New York City officials are warning South Asians that the community will suffer from lack of adequate social services and political representation, if they do not fill out Census 2020 forms.
South Asian households in New York City, are lagging behind the rest of the City in filling out the 2020 Census form.
As a result, Hollywood actor and former Obama aide Kal Penn has recorded Public Service Announcements in three South Asian languages in a bid to increase South Asians’ awareness of the need to fill out the forms that determine the allocation of government funds for social and other services.
Penn recorded the PSAs for the NYC Census 2020 initiative, which released the messages July 9, in English, Gujarati, and Hindi, highlighting the importance of completing the census to all New Yorkers, especially to those of South Asian and Indo-Caribbean descent, a press release from the City said.
“If we don’t take the census, it’s like we don’t exist,” Kal Penn says in the PSA. “The census brings us billions for schools, hospitals, roads, and bridges, and a whole lot more – but only if we fill it out.”
According to the City, more than half of New York City households have completed the census (53.1% as of July 7). But “neighborhoods with significant South Asian populations in Queens, including Richmond Hill, Ozone Park, and South Ozone Park, are significantly behind the city’s overall self-response rate, with self-response rates in the 42-44 percent range,” the press release said.
“Despite being an indelible part of the city’s cultural fabric for decades, and now being among the fastest-growing immigrant groups in the city, South Asians and Indo-Caribbean communities have been under-funded and under-represented for decades as a result of being undercounted in the census,” said Amit S. Bagga, Deputy Director, NYC Census 2020. “The census is about money, power, and respect, and it is critical to New York City’s future that all of our communities are fully counted so that we can collectively achieve all that is rightfully ours.”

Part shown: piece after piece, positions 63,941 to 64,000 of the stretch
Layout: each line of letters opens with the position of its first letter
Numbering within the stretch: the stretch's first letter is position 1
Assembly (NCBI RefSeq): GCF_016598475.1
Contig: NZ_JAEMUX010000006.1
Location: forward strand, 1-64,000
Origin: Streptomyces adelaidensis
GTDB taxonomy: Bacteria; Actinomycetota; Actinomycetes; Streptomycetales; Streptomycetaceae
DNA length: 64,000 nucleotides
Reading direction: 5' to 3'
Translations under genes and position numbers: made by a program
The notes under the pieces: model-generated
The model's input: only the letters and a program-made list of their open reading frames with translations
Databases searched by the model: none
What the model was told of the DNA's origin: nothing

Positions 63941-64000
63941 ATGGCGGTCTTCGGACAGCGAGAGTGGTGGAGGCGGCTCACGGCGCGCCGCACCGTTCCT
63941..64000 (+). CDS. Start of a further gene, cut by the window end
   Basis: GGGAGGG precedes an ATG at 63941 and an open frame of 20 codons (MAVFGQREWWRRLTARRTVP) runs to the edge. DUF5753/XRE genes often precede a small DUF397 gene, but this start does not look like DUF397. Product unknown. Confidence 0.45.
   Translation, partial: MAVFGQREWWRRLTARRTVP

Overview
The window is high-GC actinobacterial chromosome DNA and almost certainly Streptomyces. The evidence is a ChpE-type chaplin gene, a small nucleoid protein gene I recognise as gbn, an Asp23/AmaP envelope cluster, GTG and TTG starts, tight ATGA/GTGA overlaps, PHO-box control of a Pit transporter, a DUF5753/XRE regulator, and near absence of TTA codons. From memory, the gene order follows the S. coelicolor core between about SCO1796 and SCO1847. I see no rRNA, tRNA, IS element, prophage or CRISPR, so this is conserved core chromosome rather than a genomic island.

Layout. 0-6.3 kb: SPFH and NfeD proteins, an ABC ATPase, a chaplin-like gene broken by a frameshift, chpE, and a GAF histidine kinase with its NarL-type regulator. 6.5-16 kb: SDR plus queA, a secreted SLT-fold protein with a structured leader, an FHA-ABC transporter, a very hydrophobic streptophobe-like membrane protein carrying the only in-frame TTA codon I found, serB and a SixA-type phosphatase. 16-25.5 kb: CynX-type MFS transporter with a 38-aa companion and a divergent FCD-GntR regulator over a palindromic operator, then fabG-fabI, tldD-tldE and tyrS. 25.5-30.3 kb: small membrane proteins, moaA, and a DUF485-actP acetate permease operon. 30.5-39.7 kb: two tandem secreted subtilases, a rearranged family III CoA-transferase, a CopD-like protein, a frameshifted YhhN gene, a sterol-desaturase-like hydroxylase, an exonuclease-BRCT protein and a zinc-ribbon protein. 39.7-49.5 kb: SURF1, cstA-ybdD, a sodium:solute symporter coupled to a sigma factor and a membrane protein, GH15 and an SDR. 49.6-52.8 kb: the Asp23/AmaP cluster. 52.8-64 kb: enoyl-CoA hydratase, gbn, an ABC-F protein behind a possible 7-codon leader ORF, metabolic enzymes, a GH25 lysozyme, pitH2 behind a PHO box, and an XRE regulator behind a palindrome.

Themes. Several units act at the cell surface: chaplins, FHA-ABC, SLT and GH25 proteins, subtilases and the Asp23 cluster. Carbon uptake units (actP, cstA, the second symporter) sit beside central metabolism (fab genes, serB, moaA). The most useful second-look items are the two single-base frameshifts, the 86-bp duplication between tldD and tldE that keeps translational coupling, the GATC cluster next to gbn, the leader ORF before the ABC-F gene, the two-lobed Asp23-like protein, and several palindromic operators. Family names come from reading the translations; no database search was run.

The undercount means that federal funding for critical services, such as healthcare, education, infrastructure, and more are at risk for these neighborhoods, “and New York stands to lose up to two congressional seats as a result of a potential undercount,” the press release said.
The census also determines local district lines. New York City currently has no South Asian or Indo-Caribbean elected officials, despite South Asians being the fastest-growing immigrant group overall in the city, with significant populations in Queens, The Bronx, and Brooklyn, the press release noted.
“From his Hollywood experience as a former City Councilmember in Sunnyside to his real-life experience as a civil servant in the White House, Kal Penn understands the importance of New York getting its fair share of political representation,” NYC Census Director Julie Menin and Executive Assistant Corporation Counsel, NYC Law Department, said. “We thank Kal for doing his part to make sure that New Yorkers know their immigration status or their housing situation should not prevent them from filling out the census. Their census responses are completely confidential and secure.”
While Penn is the first high-profile celebrity from New York’s South Asian community to participate in this campaign, NYC Census 2020 has partnered with many South Asian and Indo-Caribbean community-based organizations to boost the census count among those New Yorkers as part of the Complete Count Fund, the press release said.
According to the estimates from NYC Census 2020 initiative, collectively, NYC’s South Asian and Indo-Caribbean communities are among the largest, most diverse, and fastest-growing immigrant groups in New York City.